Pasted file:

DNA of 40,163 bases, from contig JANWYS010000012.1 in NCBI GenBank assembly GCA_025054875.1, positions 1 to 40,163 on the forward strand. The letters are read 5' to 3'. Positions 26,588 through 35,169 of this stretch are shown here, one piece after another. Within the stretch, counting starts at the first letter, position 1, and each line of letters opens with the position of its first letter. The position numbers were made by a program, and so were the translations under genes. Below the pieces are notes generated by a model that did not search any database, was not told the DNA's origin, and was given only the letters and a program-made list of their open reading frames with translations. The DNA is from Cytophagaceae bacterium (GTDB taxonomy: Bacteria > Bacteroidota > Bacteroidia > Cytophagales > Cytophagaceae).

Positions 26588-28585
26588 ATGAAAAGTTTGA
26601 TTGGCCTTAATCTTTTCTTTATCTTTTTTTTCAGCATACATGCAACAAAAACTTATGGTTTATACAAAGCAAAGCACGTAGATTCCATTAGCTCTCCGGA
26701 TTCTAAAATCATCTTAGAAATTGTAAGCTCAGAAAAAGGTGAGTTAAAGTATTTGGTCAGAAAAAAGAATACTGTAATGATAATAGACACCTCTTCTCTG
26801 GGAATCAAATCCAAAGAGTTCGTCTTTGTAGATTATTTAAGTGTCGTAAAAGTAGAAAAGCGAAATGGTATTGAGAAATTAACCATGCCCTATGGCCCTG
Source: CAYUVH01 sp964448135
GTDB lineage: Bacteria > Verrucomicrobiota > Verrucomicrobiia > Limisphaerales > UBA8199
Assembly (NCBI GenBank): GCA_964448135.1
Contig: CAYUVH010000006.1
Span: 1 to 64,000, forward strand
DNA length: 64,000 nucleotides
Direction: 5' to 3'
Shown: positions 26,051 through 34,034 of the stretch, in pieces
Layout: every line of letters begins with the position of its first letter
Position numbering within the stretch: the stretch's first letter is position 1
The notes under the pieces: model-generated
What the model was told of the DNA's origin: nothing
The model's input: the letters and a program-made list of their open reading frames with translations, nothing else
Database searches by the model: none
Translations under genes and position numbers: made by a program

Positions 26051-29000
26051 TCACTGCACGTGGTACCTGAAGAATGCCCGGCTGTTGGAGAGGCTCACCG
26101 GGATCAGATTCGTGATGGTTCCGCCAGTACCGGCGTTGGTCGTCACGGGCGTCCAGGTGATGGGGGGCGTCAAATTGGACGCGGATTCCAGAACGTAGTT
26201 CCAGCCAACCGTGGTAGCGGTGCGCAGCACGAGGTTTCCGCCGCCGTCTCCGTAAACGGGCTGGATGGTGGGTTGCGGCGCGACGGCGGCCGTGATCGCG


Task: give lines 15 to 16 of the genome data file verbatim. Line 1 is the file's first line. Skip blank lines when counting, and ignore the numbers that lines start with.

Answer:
Layout: every line of letters begins with the position of its first letter
Position numbering within the stretch: the stretch's first letter is position 1